p is an after-lifting of the operation: pop a value from the stack and discard it.
i iis iis iis ppp ===> 
P is the before-lifted counterpart to
PI ===> 
d is an after-lifting of the operation: duplicate the top value on the stack.
iis ddd ===> [0,0,0,0]
D is the before-lifted counterpart to
DDDI ===> [1,1,1,1]
Sophisticated Stack Manipulation
r is an after-lifted operation: it pops a value n from the stack. Then it
pops n values from the stack and temporarily remembers them. Then it
reverses the remainder of the stack. Then it pushes those n remembered
values back onto the stack. n must be zero or one.
iis i iiisiss ===> [2,1,0] iis i iiisiss iis r ===> [0,1,2] iis i iiisiss i r ===> [2,0,1]
R is the before-lifted counterpart to
I SII ===> [1,0] R SII I SII ===> [0,1]
Rudimentary Control Flow
@ (pronounced "while") is a macro which takes an operation o and returns
an operation that repeatedly performs o as long as there are elements on
the stack and the top element of the stack is non-zero.
p@ I I I SII SII ===> [0,0]
An "if" can be constructed by writing a "while" that, first thing it does is, pop the non-zero it detected, and last thing it does is, push a 0 onto the stack. Then immediately afterwards, pop the top element of the stack (which we know must be zero because we know the loop just exited, whether it was executed once, or not at all.)
When Wagon was first formed, it was not clear if it would be Turing-complete or not. The author observed it was possible to translate many programs written in Loose Circular Brainfuck into Wagon, using the following correspondence:
+ iisiss - is > iisrir < iriisr x[y]z y@Xz
Loose Circular Brainfuck is Turing-complete, so if this correspondence was total, Wagon would be shown Turing-complete too. However, the correspondence is not total.
@ that's the problem. We can construct a "while" loop
with contents, and with operations that happen before it,
and with operations that happen after it. And the contents can themselves
contain a nested "while" loop. But we cannot place a second "while" loop
after an already-given "while" loop. That is, we cannot have more than
one "while" loop on the same nesting level.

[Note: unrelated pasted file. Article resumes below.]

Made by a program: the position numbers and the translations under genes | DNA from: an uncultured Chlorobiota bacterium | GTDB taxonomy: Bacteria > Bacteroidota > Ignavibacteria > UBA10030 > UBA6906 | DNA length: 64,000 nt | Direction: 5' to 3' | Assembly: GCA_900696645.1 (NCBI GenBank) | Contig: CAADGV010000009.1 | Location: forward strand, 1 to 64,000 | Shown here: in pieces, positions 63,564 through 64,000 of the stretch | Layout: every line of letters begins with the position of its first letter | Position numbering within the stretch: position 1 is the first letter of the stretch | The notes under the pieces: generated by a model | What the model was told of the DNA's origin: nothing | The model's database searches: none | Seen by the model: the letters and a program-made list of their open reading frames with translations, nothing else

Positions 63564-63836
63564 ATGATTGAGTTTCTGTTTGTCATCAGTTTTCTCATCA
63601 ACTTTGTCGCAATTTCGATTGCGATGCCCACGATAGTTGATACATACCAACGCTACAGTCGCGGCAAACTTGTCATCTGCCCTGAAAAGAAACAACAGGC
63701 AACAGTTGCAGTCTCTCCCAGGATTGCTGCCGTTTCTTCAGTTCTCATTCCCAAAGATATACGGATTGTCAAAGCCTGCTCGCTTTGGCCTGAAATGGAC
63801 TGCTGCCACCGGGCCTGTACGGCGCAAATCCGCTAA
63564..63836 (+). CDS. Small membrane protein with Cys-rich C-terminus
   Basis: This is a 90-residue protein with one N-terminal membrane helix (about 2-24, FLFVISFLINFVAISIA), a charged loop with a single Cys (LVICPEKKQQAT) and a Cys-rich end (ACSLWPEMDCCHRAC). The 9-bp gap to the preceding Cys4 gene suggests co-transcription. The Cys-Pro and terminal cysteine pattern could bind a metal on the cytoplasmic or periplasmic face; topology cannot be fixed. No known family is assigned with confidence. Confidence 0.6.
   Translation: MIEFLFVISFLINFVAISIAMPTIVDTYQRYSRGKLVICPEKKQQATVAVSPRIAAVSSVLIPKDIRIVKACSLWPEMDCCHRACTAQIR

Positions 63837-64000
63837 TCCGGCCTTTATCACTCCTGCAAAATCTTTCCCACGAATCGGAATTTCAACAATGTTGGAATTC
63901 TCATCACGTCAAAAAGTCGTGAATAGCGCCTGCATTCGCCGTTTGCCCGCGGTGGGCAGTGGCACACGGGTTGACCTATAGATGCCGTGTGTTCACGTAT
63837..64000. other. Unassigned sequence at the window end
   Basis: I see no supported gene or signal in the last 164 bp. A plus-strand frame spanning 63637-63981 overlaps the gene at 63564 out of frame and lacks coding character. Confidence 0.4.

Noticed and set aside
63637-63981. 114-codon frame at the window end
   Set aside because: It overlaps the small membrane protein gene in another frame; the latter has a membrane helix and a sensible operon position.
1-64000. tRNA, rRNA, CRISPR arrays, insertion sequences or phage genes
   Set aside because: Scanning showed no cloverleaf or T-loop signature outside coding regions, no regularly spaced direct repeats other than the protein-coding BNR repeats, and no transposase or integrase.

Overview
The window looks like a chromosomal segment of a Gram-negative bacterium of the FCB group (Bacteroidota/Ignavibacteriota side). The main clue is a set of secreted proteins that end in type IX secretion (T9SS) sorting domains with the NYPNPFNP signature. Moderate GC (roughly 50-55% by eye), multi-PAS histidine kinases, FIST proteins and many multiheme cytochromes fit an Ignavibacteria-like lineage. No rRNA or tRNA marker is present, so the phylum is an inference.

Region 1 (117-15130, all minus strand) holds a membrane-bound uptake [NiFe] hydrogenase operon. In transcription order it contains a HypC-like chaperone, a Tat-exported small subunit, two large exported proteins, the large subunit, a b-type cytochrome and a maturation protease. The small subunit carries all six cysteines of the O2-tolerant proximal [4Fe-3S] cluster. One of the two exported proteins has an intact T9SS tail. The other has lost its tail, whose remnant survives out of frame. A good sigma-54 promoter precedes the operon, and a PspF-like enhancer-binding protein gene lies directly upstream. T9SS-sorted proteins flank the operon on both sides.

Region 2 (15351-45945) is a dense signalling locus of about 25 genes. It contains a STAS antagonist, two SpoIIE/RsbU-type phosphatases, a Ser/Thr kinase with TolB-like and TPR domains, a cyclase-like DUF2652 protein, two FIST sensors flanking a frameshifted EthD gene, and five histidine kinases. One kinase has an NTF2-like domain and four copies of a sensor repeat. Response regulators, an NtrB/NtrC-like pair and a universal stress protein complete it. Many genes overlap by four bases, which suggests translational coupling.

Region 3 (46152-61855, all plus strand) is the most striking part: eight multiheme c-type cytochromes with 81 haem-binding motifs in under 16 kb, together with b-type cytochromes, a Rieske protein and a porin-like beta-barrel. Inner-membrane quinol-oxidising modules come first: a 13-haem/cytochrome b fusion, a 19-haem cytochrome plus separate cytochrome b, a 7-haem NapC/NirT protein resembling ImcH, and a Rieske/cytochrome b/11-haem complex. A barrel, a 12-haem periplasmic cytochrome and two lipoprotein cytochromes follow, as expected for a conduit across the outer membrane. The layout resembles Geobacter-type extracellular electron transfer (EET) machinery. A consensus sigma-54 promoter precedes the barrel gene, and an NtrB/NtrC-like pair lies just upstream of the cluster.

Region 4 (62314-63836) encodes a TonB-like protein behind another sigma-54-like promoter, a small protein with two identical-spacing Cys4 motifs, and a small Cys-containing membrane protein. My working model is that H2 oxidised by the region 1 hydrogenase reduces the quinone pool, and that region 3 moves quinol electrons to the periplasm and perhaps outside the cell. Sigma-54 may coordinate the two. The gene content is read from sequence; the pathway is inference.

This might be best illustrated with a depiction of the nested structure that a Wagon program represents.
-> Tests for functionality "Depict Wagon Program" -> Functionality "Depict Wagon Program" is implemented by -> shell command "bin/wagon depict %(test-body-file)" p@ I I I SII SII ===> Push1 Push1 Sub Push1 Push1 Sub Push1 Push1 Push1 (while Pop) is@I is@I ===> Push1 (while Push1 (while Push1 Sub) Push1 Sub) isis@I @I ===> Push1 (while Push1 (while Push1 Sub Push1 Sub)) i@Dp ===> Dup (while Push1) Pop i@Dp i@Dp ===> Dup (while Dup (while Push1) Pop Push1) Pop
While it is possible to simulate a universal Turing machine with only a single top-level "while" loop and a series of "if" statements inside the body of the "while" (see, for example, Burro), it is not known to me if it is possible to simulate a universal Turing machine with only strictly-singly-nested "while" loops as constructible in Wagon.
Any inner "while" loop can be turned into an "if" as described above, but a conventional "if/else" is not possible, because it would normally require two consecutive "while"s, one to check the condition, and one to check the inverse of the condition. Similarly, it would not be possible to check if the finite control of a Turing machine is in one state, or another state. This would seem to be a fairly serious restriction.
However, shortly after being announced in the
#esoteric IRC channel, it was
shown by int-e
that it is possible to compile a Tag system into a Wagon program.
Since Tag systems are Turing-complete, Wagon is as well.
As of this writing, it remains unclear if Wagon is able to simulate a Turing machine or Loose Circular Brainfuck program directly rather than via a Tag system.
August 13th or maybe August 16th or maybe even September 4th, 2019
git clone https://git.catseye.tc/Wagon/
- Better links in "see also bar". Chris Pressey (commit: GitHub) 5 months ago
- Add semi-experimental "try it online/see also" bar to README. Chris Pressey 1 year, 2 months ago
- Merge pull request #2 from catseye/develop-2019-3 Chris Pressey (commit: GitHub) 1 year, 3 months ago
- Fix the initially selected option, make "launcher" generic. Chris Pressey 1 year, 3 months ago
- Merge pull request #1 from catseye/develop-2019-2 Chris Pressey (commit: GitHub) 1 year, 3 months ago
- I don't like the coupling, but for now, okay. Chris Pressey 1 year, 3 months ago
- Rename demo HTML, add launcher script. Chris Pressey 1 year, 3 months ago
- Simplify Haste driver, add more example programs, index of same. Chris Pressey 1 year, 3 months ago
- Add UNLICENSE. Chris Pressey 1 year, 4 months ago
- Date/locate this thing. Chris Pressey 1 year, 4 months ago